Orr comes home, starts with a triple

3B Peter Orr had the rare chance to play in his own back yard. He tripled in his first at-bat to get Canada off to a good start against the Dominican Republic in Ajax. Photo: Alexis Brudnicki.

3B Peter Orr had the rare chance to play in his own back yard. He tripled in his first at-bat to get Canada off to a good start against the Dominican Republic in Ajax. Photo: Alexis Brudnicki.

By Alexis Brudnicki
Canadian Baseball Network

AJAX, Ont. _ These days, it’s more likely that you’ll find Pete Orr on the training table than in the weight room.

The 36-year-old veteran infielder has spent parts of eight years in the big leagues with pieces of 14 seasons in the minors, and whatever he’s still doing, it’s working.

Owning a pretty solid spot on the Colorado Springs Sky Sox roster, the Triple-A affiliate of the Milwaukee Brewers, Orr didn’t have to think too much about his decision to depart his team to don the Team Canada uniform for the seventh time in his career, even with a .281/.345/.379 slash line to go with 15 extra-base hits, 31 RBI and 10 stolen bases through 62 games.

“For me, it’s a lot different than some of these other guys,” he said. “I’m older and playing for a major league team that has a lot of young prospects. It’s been a tough season, and the guys they’re going to call up are prospects. They’re not going to call up a 36-year-old guy at this point in the season. 

“So I’m glad the Brewers allowed me to go and they gave me their support.”

Orr takes the cake as the oldest guy with Colorado Springs this year, with more than eight years on the average Sky Sox player. More than 16 years separates the infielder from his youngest Team Canada teammate at the Pan Am Games in Tyler O’Neill (Maple Ridge, BC). While his experience is a benefit for any team, his role among the two squads is vastly different. 

“Here, being a quick tournament, you’ve got to win at all costs really,” Orr said. “You just play the game to win and nobody cares how it happens, you’ve just got to win. When you’re playing throughout a long Triple-A season and being around some young guys, you try to teach them not necessarily by going out of your way, but you conduct yourself as a professional and let that influence the way they go about it. 

“Learning how to play a long major league season is really tough. These tournaments are a lot different. They’re a week to two weeks, and you’ve got to go enjoy it.”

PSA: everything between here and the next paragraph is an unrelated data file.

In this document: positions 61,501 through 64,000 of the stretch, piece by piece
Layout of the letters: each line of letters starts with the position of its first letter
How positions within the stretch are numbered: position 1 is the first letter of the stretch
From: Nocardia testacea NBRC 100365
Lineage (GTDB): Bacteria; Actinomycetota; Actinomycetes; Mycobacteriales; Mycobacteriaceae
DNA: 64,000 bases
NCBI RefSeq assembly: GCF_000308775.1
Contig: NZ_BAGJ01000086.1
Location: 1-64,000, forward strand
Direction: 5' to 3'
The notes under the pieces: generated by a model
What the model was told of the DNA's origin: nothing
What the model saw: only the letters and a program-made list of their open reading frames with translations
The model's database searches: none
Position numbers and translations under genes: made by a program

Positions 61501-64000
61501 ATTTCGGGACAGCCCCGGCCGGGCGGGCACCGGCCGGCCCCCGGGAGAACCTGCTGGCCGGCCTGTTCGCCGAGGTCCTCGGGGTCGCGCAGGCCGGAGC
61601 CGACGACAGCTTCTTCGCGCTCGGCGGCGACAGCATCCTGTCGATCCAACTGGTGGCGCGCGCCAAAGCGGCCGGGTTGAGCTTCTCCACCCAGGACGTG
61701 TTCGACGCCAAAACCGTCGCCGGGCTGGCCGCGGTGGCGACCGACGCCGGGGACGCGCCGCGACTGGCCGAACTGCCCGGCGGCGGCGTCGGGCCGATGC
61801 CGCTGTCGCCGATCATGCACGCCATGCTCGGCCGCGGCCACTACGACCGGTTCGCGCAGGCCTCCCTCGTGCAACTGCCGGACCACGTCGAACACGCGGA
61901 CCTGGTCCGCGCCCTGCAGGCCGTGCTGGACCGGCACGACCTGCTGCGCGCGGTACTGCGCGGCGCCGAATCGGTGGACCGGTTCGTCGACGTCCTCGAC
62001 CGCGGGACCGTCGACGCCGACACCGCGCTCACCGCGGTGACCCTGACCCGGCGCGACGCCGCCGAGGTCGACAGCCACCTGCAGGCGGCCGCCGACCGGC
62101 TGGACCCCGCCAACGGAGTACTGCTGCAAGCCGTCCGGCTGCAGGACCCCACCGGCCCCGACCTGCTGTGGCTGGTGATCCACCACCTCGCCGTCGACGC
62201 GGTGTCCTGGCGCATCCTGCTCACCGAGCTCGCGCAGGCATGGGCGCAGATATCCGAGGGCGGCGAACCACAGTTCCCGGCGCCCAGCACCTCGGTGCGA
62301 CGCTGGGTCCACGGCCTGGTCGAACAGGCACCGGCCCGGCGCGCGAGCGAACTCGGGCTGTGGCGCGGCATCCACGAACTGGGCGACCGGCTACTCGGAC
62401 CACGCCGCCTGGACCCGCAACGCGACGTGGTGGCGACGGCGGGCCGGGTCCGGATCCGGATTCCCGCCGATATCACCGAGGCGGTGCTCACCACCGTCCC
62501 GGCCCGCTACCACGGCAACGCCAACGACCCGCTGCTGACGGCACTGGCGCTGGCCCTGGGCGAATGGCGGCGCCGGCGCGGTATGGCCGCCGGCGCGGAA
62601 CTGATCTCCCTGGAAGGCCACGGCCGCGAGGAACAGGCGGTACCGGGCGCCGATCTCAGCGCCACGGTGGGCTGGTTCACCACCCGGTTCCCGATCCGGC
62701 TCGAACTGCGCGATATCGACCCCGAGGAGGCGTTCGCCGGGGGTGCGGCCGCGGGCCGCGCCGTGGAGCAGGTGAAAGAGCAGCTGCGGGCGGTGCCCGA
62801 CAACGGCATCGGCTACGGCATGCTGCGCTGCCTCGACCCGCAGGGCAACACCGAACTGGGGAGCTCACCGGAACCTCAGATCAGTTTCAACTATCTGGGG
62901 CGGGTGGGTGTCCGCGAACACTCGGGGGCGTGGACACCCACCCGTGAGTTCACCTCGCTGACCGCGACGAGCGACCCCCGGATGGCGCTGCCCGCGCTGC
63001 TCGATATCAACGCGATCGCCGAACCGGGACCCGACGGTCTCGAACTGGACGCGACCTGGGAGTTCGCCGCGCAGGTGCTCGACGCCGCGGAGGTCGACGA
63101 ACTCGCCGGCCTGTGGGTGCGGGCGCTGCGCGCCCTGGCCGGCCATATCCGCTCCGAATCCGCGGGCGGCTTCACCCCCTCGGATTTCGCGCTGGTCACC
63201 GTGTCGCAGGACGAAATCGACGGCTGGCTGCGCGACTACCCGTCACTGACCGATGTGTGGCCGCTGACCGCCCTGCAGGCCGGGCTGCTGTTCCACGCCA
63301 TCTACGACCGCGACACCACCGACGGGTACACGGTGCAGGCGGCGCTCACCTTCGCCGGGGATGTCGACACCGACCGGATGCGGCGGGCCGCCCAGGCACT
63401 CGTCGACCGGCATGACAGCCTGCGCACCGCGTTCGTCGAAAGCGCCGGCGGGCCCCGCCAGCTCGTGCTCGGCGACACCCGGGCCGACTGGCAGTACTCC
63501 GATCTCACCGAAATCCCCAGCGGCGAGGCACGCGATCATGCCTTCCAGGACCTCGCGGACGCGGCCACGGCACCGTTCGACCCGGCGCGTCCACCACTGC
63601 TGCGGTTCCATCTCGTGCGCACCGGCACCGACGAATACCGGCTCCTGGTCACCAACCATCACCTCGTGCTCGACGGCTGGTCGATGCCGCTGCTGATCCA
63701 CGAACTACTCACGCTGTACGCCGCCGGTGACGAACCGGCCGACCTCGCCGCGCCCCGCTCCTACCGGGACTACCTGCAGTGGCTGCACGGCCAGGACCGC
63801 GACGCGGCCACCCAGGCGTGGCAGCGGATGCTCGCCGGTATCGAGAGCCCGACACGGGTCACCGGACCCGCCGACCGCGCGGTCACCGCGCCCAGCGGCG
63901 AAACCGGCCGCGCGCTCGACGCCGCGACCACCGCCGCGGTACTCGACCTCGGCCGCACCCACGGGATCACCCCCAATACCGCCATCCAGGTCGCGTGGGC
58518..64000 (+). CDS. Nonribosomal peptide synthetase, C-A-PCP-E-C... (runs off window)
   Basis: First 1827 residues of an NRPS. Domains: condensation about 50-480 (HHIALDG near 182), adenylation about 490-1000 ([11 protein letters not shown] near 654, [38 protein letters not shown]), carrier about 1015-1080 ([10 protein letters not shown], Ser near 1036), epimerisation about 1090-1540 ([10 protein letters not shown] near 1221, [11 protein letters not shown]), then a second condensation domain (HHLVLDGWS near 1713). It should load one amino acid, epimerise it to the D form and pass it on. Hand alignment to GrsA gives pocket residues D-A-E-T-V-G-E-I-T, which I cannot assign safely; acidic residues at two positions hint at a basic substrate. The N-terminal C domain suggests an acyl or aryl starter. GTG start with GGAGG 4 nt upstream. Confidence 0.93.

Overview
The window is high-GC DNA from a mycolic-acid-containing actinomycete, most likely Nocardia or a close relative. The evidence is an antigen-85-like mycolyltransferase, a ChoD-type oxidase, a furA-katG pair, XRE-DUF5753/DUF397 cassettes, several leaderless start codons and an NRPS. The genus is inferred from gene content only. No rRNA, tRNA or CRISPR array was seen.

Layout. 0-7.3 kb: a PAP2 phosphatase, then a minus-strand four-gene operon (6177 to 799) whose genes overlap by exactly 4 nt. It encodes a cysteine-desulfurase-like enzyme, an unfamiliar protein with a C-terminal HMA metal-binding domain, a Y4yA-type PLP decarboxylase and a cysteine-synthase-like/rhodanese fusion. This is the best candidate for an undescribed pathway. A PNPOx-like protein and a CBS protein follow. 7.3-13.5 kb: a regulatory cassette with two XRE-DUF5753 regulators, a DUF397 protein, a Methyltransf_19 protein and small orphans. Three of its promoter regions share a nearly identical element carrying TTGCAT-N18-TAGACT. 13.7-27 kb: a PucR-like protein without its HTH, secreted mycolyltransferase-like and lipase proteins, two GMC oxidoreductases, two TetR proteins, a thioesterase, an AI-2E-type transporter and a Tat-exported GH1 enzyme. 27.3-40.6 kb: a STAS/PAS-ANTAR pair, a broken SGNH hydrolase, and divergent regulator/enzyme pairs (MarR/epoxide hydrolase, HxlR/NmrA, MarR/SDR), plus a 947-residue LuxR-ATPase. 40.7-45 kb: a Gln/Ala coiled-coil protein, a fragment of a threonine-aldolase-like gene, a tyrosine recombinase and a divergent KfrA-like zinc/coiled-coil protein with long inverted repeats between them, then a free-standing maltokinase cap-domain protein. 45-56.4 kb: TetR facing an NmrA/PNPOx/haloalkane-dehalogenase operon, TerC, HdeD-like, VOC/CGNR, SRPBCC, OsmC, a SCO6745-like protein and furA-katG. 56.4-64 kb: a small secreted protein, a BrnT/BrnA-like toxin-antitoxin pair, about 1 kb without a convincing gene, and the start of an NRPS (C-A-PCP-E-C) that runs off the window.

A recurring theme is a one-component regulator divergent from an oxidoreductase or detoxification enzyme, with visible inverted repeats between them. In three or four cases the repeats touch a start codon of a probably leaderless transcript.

Enjoying the game isn’t something that comes as easily to players who have as much experience with the business side of baseball as Orr has had over the last decade-and-a-half, but he’s still having fun day in and day out. 

“It’s fun, and it’s changing,” he said. “I don’t want to say every year or every day, but every once in a while, things change. You find different things that you used to do easily are now a little more difficult, but then there are things that you used to struggle with that have become easier, as far as the mental side of the game. 

“So I still really enjoy the game. As you get older, more things get involved in your life, with family and children and stuff, so that definitely is playing a huge role in my baseball career probably winding down, but I still love the game.” 
When Orr can bring the game to his family, it makes it all that much better. The Newmarket native got to share Saturday’s tournament-opening 4-1 win for Team Canada with his wife Jodi, four-year-old Max, and two-year-old Ben, among the family, friends, and hockey teammates who made the trek to Ajax, Ont., for the matchup against Dominican Republic. 

“I haven’t gotten a chance to play at home very much,” he said. “The only time was during the [World Baseball Classic] in 2009 and that’s it. Every time the team I was on was going to Toronto [to play the Blue Jays], I always seemed to get sent down the week before. That happened to me four or five times.